FIG. 7 shows a second embodiment of a micro-bridge resonator structure modified to meet a targeted resonance frequency. Micro-bridge resonator structure 300 includes support structures 335 supporting resonator beam 340 over a portion of substrate 310. In this view, notches are introduced in support structures 335 about two different axes. It has been found that introducing (forming) a notch in the z-direction (e.g., orthogonal to the resonator beam length) is generally more sensitive to resonance frequency modification than a notch in the y-direction. Thus, notches 360 may be introduced (formed) in support structures 335 in a z-direction as a “coarse” correction. Such notches 360 may be formed as described above with respect to FIGS. 4 and 5 and the accompanying text. Notches 360 may be formed through a portion, including the entire portion of support structures 335 with the compliance of beam 340 generally increasing with the depth of the notch. Where notches 360 extend through the entire portion of support structures 335, notches 360 and support structures 335 define support structure portions 335A and 335B with the pad size defined by parameter D2 similar to that described above with respect to FIGS. 4 and 5 and the accompanying text. The coarse modification (correction) may be used, for example, to bring the resonance frequency within a few one-hundredths of the targeted frequency. Thus, having formed notches 360, the resonance frequency may be evaluated for accuracy with the targeted resonance frequency.
To further modify the resonance frequency in a generally minor fashion (e.g., “fine” tuning) additional notches may be introduced in support structures 335 in a different direction, such as in this case, the y-direction. Referring to FIG. 7, notches 370A and 370B are formed in a y-direction in support structures 335. In this illustration, two notches 370A and 370B are formed in each support structures. It is appreciated that the number and location of notches will vary depending on the level of tuning. For example, a single y-direction (or other direction) notch may be introduced in each support structures 335 and this can be followed by an evaluation of the frequency of resonator structure 300. If further tuning is necessary, additional (one or more) y-direction (or other direction) notches may be introduced as necessary.
FIG. 8 shows a third embodiment of a micro-bridge resonator structure modified to meet a targeted resonance frequency. Micro-bridge resonator structure 400 includes support structure 435 supporting resonator beam 440 over a portion of substrate 410. In this view, notches 460 are introduced in support structures 435 in a z-direction through less than the entire portion of the support structure. As noted above, it is appreciated that notches may be formed (for example, by ion beam or laser cutting technique) through a portion, including the entire portion, of support structures 435 with the compliance of beam 440 generally increasing with the depth of the notch. In FIG. 8, notches 460 are introduced into support structures 435 to a depth, H. The notches 460 modify the pad size of support structures 435 by forming portions 435A and 435B. It is appreciated that, where the notches do not proceed through the entire portion of support structures 435, support structure portion 435B remains mechanically relevant.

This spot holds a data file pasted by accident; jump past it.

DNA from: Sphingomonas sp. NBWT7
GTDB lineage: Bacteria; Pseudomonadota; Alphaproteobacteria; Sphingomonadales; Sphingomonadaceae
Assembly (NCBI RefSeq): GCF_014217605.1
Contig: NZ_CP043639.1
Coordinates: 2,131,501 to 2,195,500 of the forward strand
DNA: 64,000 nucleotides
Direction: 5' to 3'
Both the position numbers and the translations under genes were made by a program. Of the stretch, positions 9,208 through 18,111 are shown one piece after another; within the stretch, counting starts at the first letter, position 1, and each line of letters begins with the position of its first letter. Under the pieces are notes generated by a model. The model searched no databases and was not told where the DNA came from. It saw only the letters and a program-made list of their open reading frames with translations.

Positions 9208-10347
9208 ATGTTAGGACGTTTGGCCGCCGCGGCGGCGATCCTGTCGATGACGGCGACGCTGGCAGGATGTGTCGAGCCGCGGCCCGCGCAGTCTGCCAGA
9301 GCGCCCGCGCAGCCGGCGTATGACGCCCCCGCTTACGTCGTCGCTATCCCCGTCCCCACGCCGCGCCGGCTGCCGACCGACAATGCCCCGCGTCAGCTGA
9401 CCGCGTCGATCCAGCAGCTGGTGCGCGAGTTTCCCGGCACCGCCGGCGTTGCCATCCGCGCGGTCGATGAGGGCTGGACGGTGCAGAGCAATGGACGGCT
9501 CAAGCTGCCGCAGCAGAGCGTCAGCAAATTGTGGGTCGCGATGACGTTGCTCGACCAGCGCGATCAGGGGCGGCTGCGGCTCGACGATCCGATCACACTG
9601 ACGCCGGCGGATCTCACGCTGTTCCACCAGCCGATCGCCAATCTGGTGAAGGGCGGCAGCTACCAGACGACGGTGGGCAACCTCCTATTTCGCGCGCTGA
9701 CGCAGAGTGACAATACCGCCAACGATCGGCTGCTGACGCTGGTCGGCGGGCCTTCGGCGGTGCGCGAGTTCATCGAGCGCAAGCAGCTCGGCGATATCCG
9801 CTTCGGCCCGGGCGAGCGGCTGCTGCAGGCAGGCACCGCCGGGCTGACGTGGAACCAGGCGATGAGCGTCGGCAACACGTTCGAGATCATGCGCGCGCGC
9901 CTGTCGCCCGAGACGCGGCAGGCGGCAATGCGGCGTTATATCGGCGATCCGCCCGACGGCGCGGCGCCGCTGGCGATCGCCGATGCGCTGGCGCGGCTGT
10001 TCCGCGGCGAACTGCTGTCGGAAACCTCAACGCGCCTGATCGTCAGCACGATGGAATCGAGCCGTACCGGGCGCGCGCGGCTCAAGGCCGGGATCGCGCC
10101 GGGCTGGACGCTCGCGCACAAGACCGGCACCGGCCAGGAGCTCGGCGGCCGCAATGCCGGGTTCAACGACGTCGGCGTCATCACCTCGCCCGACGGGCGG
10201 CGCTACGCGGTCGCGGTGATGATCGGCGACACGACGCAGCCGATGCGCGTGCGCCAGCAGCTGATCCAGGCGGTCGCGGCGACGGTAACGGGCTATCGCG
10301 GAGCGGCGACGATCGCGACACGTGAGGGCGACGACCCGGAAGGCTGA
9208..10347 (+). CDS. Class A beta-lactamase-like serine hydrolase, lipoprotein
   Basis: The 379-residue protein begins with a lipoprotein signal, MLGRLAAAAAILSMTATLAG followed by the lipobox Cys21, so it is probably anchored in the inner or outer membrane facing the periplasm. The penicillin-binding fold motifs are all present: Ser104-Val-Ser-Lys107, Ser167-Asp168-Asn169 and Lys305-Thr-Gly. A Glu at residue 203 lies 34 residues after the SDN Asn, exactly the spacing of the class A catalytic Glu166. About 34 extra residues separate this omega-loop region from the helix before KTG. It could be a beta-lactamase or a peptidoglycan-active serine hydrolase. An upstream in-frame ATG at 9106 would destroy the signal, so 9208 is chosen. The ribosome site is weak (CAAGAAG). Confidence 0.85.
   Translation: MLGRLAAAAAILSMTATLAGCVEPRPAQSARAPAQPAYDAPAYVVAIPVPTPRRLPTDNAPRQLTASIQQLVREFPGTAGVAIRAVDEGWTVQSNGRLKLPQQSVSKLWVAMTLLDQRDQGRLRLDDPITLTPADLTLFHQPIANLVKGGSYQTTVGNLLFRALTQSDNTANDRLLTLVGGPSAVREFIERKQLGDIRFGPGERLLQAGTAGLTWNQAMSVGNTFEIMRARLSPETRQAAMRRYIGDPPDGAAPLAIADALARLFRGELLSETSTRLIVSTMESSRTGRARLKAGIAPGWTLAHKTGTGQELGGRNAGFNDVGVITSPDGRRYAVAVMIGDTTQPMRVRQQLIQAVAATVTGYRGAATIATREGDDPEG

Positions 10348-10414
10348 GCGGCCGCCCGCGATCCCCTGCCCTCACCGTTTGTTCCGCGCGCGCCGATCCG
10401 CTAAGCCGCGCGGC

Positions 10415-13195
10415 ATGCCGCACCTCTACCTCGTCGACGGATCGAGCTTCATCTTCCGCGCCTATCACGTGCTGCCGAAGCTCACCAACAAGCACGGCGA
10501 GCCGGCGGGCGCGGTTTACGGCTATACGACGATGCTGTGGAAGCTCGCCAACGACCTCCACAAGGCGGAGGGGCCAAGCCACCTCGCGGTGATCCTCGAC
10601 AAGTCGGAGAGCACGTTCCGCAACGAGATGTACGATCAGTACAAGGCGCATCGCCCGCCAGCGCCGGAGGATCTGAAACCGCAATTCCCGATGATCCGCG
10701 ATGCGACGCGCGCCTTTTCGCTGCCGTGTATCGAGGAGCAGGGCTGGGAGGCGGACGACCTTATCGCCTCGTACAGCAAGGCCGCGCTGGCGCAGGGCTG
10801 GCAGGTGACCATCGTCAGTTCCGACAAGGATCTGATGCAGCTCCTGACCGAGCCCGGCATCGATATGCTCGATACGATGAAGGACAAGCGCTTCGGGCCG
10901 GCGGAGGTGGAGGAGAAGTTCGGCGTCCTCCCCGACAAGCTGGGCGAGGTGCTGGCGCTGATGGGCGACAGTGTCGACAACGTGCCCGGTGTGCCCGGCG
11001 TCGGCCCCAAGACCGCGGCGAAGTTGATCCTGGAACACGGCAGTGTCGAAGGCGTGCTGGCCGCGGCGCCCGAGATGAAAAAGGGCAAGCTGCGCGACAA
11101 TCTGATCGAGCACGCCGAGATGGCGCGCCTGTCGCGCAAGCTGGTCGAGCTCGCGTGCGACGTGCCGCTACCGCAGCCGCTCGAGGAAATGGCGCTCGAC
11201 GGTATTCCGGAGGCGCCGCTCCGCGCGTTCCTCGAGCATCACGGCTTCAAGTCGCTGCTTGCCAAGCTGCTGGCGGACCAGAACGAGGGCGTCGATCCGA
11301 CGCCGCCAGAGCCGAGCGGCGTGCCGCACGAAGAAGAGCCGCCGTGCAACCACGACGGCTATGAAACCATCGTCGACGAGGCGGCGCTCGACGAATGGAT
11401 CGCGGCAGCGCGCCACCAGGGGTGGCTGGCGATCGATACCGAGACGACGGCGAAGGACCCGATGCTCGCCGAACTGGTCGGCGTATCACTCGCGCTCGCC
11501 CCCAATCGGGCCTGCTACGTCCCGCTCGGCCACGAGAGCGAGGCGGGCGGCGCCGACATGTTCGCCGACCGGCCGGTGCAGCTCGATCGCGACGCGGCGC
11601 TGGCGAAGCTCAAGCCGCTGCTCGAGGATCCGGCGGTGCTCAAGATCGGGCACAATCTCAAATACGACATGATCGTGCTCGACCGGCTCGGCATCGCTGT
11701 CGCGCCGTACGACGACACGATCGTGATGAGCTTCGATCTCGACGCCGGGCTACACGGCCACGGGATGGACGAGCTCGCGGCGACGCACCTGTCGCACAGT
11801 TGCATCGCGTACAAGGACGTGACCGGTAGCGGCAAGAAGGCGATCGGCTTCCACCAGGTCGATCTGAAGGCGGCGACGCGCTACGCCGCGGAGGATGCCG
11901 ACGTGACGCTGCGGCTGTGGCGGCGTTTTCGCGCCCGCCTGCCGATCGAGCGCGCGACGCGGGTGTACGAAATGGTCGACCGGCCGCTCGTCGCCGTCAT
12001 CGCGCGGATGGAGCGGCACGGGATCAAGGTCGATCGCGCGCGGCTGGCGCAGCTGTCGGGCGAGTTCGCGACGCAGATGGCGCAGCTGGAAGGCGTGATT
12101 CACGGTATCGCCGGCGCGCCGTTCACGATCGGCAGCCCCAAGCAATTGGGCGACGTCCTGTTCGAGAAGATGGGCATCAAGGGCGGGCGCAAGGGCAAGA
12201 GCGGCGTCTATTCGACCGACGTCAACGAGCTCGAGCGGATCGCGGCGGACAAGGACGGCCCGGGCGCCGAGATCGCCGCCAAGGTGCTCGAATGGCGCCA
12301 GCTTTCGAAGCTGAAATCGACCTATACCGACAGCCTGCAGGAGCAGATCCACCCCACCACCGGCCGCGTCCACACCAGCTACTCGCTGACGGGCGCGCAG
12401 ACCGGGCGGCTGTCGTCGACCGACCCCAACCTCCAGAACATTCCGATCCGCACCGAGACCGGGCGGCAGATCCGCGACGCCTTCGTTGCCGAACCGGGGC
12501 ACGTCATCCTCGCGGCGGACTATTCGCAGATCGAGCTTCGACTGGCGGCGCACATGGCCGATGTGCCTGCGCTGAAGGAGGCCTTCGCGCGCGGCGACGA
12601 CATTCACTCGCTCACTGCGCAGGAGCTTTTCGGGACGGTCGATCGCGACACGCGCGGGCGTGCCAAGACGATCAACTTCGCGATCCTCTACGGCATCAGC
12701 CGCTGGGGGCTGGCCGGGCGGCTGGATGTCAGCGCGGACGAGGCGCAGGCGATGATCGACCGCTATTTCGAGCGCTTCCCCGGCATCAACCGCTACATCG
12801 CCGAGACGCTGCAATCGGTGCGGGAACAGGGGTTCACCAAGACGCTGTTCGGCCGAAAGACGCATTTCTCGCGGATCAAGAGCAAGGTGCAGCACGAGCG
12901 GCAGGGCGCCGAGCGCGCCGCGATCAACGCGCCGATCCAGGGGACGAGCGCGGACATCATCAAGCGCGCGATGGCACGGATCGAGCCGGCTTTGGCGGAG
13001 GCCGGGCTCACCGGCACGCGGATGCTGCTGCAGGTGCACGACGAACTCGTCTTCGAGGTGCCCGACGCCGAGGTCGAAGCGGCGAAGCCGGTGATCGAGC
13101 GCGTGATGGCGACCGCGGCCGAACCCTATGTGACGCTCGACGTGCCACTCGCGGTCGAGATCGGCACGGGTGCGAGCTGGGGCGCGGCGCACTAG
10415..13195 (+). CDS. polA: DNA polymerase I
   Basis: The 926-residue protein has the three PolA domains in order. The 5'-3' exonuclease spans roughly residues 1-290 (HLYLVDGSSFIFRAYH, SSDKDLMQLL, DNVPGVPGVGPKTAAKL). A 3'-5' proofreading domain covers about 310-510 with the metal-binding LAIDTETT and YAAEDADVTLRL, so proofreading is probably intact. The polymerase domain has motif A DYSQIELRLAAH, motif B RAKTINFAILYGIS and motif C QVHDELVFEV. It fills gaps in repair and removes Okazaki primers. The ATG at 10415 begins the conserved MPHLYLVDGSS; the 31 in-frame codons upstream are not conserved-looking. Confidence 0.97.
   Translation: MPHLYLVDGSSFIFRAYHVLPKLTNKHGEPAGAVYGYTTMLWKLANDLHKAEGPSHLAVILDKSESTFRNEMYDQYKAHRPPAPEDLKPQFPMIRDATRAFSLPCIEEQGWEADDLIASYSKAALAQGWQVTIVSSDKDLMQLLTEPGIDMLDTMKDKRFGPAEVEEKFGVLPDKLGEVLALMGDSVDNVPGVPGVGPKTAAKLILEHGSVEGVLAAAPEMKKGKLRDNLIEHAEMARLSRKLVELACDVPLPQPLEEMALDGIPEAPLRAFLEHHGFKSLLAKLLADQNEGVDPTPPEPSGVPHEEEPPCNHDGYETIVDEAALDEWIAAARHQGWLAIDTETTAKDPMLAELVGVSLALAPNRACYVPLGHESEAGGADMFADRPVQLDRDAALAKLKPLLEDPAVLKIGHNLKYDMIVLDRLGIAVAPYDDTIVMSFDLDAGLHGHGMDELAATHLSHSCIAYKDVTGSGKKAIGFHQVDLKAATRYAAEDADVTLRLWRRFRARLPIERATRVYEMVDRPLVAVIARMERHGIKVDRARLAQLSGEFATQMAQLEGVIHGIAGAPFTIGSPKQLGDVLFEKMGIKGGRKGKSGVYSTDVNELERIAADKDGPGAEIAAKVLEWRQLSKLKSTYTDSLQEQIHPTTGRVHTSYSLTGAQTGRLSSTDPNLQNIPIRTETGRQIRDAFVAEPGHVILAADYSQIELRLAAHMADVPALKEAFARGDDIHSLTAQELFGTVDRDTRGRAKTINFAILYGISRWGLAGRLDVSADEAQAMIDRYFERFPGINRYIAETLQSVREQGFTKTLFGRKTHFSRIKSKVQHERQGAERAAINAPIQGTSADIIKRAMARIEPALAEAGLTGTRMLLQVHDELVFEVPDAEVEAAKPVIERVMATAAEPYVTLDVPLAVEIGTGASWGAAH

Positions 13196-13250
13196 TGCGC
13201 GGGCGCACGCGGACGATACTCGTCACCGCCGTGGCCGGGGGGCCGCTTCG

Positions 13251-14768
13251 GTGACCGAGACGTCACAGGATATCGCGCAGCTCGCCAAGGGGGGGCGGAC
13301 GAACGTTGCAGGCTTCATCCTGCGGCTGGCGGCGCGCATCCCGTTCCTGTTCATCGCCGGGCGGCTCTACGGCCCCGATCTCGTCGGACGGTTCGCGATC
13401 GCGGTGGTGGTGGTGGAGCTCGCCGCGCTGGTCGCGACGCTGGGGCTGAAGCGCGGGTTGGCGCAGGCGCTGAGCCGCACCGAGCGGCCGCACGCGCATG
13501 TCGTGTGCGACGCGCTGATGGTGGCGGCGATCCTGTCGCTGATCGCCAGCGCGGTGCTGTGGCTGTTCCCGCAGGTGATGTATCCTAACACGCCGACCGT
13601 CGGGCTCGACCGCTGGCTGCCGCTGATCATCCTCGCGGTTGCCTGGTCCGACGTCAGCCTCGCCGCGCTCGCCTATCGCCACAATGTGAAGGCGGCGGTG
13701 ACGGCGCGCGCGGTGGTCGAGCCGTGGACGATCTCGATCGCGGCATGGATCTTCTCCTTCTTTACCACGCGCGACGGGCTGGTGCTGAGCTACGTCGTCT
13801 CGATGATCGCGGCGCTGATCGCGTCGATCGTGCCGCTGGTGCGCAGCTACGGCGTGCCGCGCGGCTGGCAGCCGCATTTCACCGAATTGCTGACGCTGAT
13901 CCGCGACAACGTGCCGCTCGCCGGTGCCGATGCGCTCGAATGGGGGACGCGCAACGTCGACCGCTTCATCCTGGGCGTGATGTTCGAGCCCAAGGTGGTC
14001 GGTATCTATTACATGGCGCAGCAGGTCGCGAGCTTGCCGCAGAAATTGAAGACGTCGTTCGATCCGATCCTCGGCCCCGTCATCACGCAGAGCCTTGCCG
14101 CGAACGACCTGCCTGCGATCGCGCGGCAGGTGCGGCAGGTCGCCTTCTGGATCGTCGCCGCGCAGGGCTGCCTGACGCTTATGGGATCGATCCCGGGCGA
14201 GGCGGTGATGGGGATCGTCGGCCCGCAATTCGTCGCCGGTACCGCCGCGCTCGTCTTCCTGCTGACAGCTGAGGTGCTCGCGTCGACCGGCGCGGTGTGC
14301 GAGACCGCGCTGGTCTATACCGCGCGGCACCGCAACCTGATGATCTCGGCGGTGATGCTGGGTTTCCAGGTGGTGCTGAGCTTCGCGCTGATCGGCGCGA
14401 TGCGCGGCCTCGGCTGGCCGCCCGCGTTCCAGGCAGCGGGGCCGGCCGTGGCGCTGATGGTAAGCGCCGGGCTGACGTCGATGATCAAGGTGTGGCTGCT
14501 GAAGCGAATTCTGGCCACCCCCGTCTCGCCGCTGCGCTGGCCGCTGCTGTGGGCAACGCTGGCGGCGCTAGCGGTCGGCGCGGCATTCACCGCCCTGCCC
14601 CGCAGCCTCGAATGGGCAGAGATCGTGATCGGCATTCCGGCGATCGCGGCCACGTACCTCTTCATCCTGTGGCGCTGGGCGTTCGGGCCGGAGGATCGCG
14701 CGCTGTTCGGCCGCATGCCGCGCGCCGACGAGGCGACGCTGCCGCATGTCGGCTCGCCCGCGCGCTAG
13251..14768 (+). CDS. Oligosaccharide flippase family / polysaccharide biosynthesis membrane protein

FIG. 9 shows a fourth embodiment of a micro-bridge resonator structure modified to meet a targeted resonance frequency. In this example, structural material is added to the support structures to, for example, increase the target resonance frequency. Micro-bridge resonator structure 500 includes support structures 535 supporting resonator beam 540 over a portion of substrate 510. It has been found that it is possible to modify the frequency of vibration by adding material to support structures 535. For example, where it is found that the resonance frequency of an on-chip resonator is too low, the resonance frequency may be increased by adding material 555 to support structures 535. It is believed the addition of material 555 to support structures 535 stiffens micro-bridge resonator structure 500 thereby increasing the resonance frequency.
In the embodiment shown in FIG. 9, material 555 is introduced over support structures 535. Suitable material includes but is not limited to materials having a generally high modulus of elasticity. Materials having a modulus of elasticity of 100 giga-Pascals (gPa) and preferably greater than 100 gPa are particularly suitable. Such materials include, but are not limited to, silicon nitride (SiN) or tungsten (W).
In the illustration shown in FIG. 9, a free-standing structure is shown for over substrate 510. In general, a conventional deposition such as a chemical vapor deposition cannot be used to introduce material 555 over support structure 535 due to the possibility that the deposition will hinder or modify the free-standing structure to a non-free-standing form. Thus, in one embodiment, a point deposition technique is used to introduce material 555. Such point deposition techniques include laser or focused ion beam deposition techniques.
In the preceding detailed description, a technique to modify the resonance frequency of a structure (such as a resonator) is described as is structures (resonators) having modified or tuned resonance properties. Specific embodiments thereof. It will, however, be evident that various modifications and changes may be made thereto without departing from the broader spirit and scope of the claims. The specification and drawings are, accordingly, to be regarded in an illustrative rather than a restrictive sense.
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|U.S. Classification||333/188, 977/888, 977/700, 977/721, 333/200, 73/579, 977/733|
|International Classification||H03H3/007, H03H9/24|
|Cooperative Classification||Y10S977/733, Y10S977/70, Y10S977/721, Y10S977/889, Y10S977/888, H03H3/0077, H03H9/2463|
|European Classification||H03H9/24M8F, H03H3/007M6B|
|Oct 15, 2001||AS||Assignment|
|Nov 27, 2006||FPAY||Fee payment|